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William Blake Biography | Poet

Photo of William Blake

William Blake was born on November 28, 1757 in London's West End. Along with being a visual artist, painter, and printmaker, William Blake was one of the greatest poets of the Romantic era. His body of work wasn't widely known while he was alive, but in the year's since his passing, Blake's literary and artistic talents have received positive critical acclaim around the world.

The poet intentionally aimed for his work to eschew reason in favor of imagination and creativity. His most well-known collection of poetry, Songs of Innocence, was published in 1789, and followed with Songs of Experience in 1794. Another famous work of William Blake's is The Marriage of Heaven and Hell, which is a satire revolving around religion and philosophy. The Four Zoas, Milton, and Jerusalem are other now-popular collections of prose that Blake created during his lifetime. These unconventional works break from the traditional practices of using specified plots, rhyme and characters to tell a story.

William Blake began training as an artist and writer at a young age. After revealing to his parents at the age of 10 that he wanted to become a painter, they sent Blake to art school. There he learned to draw, paint, and become skilled in other visual arts. At 12, William Blake started writing poetry in his spare time. Once attending art school became too expensive for his parents, Blake became an engraver's apprentice at 14 years old. The time he spent apprenticing by sketching tombs in Westminseter Abbey gave William Blake lasting inspiration, which carried through in his art and writing. Once his seven year apprenticeship was completed, Blake studied for a short time at the Royal Academy. He was man who greatly enjoyed learning, and he taught himself Greek, Latin, Hebrew, and Italian so that he could read classical works of literature in their original languages.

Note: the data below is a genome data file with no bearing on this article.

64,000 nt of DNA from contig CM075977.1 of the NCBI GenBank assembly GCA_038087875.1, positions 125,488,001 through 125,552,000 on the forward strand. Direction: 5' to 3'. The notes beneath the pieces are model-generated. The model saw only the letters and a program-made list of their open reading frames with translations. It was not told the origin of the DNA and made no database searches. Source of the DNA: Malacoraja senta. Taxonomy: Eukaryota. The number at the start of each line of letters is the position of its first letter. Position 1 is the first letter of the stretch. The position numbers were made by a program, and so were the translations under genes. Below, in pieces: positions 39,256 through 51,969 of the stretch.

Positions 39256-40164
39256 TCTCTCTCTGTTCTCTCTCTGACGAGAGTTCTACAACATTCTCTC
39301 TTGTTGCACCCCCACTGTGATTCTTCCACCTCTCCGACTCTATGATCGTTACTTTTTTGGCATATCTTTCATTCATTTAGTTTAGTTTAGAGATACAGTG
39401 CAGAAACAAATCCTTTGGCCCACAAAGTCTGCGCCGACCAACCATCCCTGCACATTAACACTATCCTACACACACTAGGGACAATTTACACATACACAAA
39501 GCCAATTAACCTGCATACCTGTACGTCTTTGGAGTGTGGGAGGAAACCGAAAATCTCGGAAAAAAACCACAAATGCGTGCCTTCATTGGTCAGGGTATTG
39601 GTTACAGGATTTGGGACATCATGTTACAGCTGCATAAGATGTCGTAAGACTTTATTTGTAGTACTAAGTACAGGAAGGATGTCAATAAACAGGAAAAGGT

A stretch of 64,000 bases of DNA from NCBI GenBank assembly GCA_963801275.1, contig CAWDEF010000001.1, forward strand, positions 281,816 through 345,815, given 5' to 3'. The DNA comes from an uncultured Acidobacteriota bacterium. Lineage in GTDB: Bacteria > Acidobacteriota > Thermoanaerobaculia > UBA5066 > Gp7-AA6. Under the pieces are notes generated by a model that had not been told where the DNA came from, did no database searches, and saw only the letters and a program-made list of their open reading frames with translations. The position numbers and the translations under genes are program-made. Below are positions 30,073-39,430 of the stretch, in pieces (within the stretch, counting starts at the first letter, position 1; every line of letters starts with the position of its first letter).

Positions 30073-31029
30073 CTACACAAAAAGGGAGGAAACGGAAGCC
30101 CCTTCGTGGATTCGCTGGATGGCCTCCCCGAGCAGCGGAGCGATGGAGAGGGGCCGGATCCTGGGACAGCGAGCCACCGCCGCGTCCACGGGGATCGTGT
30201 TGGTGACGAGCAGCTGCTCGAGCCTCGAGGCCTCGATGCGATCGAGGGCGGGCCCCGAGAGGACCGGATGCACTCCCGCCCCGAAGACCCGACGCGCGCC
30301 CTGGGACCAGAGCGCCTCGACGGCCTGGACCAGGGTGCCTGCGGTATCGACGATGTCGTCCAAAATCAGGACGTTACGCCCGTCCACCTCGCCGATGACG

Blake is known as being a visionary poet, and he did write about having actual visions from God during his lifetime. Blake claimed that a vision from his deceased brother, Robert, aided him in developing the technique he used to print Songs of Innocence. Some of William Blake's pieces are inspired by his visions, while others speak against the political climate of his time. Blake's first book, Poetical Sketches, was published in 1783 with the assistance of his wife, Catherine Blake. The poems contained in Poetical Sketches are criticisms and protests against the actions of King George III. Blake continued to be a nonconformist throughout his adulthood, and he was closely associated with other radical thinkers of the Romantic Age, including Mary Wollstonecraft and Thomas Paine.

William Blake died at the age of 69 on August 12, 1827 in London. He had little money or resources, but he did have the admiration of a young group of artists who became Blake's friends and financial supporters during his final years. One of these artists, John Linnell, commissioned William Blake to create illustrations to accompany a printing of Dante Alighieri's Divine Comedy. These particular illustrations, his other paintings and visual works, and his published collections of poetry and writings are all apart of William Blake's enduring legacy. 

William Blake: Poems | Best Poems | Short Poems | Quotes